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NORCO — The Extreme Mustang Makeover returns to Ingalls Park on May 14-16, and with it comes one of the most unique and challenging equine competitions in the country. Trainers will compete for a part of the $10,000 purse as judges will evaluate each horse and trainer on body condition, groundwork, and how the horse maneuvers through an obstacle “horse course” that simulates trail and recreational riding situations.

In addition, the trainers will be competing on actual trails in and around “Horsetown USA.” The public will be invited to adopt one of the Extreme Mustang Trail Challenge animals on Sunday, May 16.

Tickets are now on sale for $16.50 at www.extrememustangmakeover.com or $20 at the door for the event freestyle finals Saturday night. All other events are free. Proceeds benefit the Mustang Heritage Foundation.

Here’s the schedule:

Thursday, May 13

  • 8 a.m. – 5 p.m. Trainers and Mustangs arrive, check-in
    Friday, May 14 — FREE TO PUBLIC

  • 8:00 a.m. Rural Trail Challenge
  • 7:00 a.m. “Spirit Mustangs — A special presentation by Livesavers Wild Horse Rescue”
  • 7:30 p.m. “Smackdown” with Ray Ariss & Hail Yeah – Norco “HorseTown USA” Mustang Mascot, and Wylene Wilson – 2009 Western Stampede EMM Champion

Saturday, May 15 — FREE TO PUBLIC

  • 8 a.m. Urban Trail Challenge
  • 4 p.m. Announce Top 10 Finalists in Ingalls Park arena
    Saturday Night, MAY 15 — TICKETED EVENT

  • 7 p.m. Top 10 Freestyle Finals Performance – A Grand Entry and Special Presentation by The Norco Cowgirls Rodeo Drill Team

Sunday, May 16 — FREE TO PUBLIC

  • NOON Mustang Adoption

“The Extreme Mustang Makeover Trail Challenge is one of the favorite events of the year and allows the public to see these gentled wild horses at their very best,” said Mustang Heritage Foundation Executive Director Patti Colbert. “What’s even better is the public can see these horses from the streets of Norco or hike up into the hills and watch them perform on the trail.”

Ray Ariss and Hail Yeah

Ray Ariss and Hail Yeah

An event highlight will be held Friday evening May 14 when Ray Ariss and Hail Yeah, Norco’s official mascot, will take on Extreme Mustang Makeover Western Stampede Champion Wylene Wilson of Queen Creek, Ariz., in a Mustang “Smackdown” competition. This event is free to the public.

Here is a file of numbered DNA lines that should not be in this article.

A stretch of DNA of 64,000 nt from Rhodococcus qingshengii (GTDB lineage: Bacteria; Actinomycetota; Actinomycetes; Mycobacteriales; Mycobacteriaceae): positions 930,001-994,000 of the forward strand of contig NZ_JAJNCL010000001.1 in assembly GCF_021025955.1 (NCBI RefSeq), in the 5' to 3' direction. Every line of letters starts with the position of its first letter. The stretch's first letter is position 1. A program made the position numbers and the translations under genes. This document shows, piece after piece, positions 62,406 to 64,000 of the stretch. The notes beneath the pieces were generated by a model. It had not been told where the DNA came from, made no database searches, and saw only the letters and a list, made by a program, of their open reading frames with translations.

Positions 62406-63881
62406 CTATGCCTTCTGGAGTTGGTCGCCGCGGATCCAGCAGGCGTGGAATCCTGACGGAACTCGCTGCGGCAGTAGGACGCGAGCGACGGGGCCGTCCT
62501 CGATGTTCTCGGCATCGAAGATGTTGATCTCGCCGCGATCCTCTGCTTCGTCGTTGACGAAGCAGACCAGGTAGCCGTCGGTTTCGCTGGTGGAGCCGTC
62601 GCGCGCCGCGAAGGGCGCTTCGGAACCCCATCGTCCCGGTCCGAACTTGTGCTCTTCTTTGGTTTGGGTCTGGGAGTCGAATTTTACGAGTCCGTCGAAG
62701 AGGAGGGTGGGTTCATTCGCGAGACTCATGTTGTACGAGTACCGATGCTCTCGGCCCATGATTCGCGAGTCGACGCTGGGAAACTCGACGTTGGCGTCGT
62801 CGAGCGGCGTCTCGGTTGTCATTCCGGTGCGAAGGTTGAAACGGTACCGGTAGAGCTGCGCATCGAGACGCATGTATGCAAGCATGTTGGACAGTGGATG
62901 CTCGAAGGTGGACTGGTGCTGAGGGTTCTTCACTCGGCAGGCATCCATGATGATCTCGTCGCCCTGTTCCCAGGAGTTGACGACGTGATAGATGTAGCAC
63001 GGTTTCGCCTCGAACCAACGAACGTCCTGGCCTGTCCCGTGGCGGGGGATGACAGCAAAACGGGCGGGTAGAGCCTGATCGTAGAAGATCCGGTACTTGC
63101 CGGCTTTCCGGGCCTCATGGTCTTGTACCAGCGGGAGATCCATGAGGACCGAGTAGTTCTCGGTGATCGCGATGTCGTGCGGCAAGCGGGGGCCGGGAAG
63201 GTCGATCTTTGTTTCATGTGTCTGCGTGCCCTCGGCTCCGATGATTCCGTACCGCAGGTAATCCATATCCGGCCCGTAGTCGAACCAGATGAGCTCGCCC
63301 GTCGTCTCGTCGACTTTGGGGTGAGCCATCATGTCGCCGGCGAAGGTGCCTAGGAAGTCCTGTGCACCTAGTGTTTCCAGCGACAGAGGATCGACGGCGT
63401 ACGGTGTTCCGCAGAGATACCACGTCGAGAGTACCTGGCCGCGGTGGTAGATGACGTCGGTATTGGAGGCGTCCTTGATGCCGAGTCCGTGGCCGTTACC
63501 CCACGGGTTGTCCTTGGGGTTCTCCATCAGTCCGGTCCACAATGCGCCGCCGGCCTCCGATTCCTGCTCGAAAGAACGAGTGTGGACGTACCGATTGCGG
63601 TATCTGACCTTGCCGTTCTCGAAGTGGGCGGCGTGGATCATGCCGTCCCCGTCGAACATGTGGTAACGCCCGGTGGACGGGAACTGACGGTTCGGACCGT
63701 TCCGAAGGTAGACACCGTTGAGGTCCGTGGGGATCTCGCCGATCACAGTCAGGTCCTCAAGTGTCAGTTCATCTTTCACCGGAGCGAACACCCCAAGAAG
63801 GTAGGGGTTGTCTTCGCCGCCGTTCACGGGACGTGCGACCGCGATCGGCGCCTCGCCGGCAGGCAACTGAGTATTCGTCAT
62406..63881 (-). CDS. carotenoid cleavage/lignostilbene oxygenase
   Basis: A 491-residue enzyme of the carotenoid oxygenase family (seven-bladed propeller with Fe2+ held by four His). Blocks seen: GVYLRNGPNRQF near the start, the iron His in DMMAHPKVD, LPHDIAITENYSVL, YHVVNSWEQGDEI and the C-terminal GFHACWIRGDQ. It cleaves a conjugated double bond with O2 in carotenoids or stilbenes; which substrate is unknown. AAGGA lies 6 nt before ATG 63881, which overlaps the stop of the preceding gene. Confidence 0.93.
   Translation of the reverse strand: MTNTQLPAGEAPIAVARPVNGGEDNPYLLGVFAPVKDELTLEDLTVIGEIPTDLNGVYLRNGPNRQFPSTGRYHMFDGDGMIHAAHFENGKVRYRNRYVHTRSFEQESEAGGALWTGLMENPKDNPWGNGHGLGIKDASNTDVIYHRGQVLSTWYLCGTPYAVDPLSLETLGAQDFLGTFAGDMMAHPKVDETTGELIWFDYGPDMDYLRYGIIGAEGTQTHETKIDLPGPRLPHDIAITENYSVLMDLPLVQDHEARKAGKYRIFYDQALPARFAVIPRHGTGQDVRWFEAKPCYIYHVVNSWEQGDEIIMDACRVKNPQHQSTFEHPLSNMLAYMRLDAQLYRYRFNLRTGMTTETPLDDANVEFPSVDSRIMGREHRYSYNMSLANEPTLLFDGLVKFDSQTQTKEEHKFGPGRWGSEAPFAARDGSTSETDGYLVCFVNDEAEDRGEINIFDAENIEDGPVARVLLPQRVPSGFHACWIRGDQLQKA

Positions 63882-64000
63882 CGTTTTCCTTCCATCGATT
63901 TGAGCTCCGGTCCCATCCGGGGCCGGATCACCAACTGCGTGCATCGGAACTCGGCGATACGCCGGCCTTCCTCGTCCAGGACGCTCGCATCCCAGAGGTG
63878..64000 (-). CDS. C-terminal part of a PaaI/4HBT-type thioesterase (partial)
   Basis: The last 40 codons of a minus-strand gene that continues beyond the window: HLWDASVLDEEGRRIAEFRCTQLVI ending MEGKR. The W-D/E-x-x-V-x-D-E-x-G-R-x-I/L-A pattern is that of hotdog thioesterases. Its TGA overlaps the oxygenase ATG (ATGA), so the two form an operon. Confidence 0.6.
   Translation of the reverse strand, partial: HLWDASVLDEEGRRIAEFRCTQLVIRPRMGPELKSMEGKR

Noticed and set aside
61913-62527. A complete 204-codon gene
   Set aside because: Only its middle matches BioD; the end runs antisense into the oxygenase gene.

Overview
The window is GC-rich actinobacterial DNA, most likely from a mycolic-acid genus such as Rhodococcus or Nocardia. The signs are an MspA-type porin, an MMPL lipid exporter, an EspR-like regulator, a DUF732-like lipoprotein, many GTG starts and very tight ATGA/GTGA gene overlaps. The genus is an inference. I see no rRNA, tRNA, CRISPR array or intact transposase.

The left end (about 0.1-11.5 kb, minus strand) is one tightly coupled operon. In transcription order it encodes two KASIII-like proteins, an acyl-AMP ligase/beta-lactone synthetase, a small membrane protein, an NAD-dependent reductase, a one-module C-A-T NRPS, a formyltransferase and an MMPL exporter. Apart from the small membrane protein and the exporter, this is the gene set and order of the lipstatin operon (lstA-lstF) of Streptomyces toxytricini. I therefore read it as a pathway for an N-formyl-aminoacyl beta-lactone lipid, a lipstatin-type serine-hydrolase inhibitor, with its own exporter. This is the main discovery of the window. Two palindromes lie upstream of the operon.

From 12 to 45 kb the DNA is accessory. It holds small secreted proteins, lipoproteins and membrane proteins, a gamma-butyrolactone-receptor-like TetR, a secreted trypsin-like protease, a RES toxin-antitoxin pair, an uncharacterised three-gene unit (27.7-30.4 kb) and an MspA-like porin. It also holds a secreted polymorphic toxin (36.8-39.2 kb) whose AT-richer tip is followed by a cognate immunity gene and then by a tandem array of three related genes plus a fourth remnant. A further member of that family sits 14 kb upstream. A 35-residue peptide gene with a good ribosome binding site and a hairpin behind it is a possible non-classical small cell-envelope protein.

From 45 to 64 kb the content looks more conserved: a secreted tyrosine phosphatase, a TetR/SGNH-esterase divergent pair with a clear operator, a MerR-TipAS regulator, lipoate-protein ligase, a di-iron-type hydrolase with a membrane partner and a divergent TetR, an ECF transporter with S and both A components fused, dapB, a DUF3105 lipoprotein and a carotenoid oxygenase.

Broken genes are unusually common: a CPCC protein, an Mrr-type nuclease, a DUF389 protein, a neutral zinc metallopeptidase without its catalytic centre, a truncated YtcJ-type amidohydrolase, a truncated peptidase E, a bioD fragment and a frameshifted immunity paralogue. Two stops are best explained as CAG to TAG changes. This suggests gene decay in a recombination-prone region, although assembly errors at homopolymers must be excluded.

Mustangs were picked up by trainers at the Ridgecrest Regional Wild Horse & Burro Corrals in Ridgecrest in early February and will have had approximately 90 days to gentle the animal selected for them by lottery. The purpose of the competition is to showcase the beauty, versatility, and train-ability of these rugged horses that roam freely on public lands throughout the West, where they are protected by the BLM under Federal law. The BLM periodically removes excess animals from the range to ensure herd health and protect rangeland resources.

Thousands of removed animals are then made available each year to the public for adoption. All of the animals involved in the “Makeover” competition will be available for adoption May 16. Adoption fees will be set by competitive bid with initial fees being determined by the level and quality of training each horse has received. To qualify to adopt, one must be at least 18, with no record of animal abuse. In addition, adopters must have suitable facilities and can adopt no more than four animals. Adoption applications may be obtained and approved on the spot.

The Extreme Mustang Makeover is powered by Wheaties FuelTM and sponsored by Pfizer Animal Health, Western Horseman magazine, Martin Saddlery, Vetericyn, Smith Brothers, Gist Silversmiths, Equestrian Singles and Daily 72.

Mustang Heritage Foundation
The mission of the Mustang Heritage Foundation and the goal of the Extreme Mustang Makeover is to increase the adoption of mustangs across the country. The Mustang Heritage Foundation created the Extreme Mustang Makeover event to showcase the recognized value of mustangs through a national training competition. Go to www.mustangheritagefoundation.org for more information.

Bureau of Land Management The BLM manages more land – 253 million acres – than any other Federal agency. This land, known as the National System of Public Lands, is primarily located in 12 Western states, including Alaska. The Bureau, with a budget of about $1 billion, also administers 700 million acres of sub-surface mineral estate throughout the nation. The BLM’s multiple-use mission is to sustain the health and productivity of the public lands for the use and enjoyment of present and future generations. The Bureau accomplishes this by managing such activities as outdoor recreation, livestock grazing, mineral development, and energy production, and by conserving natural, historical, cultural, and other resources on public lands. For more information, visit wildhorseandburro.blm.gov or call 866-4MUSTANGS.

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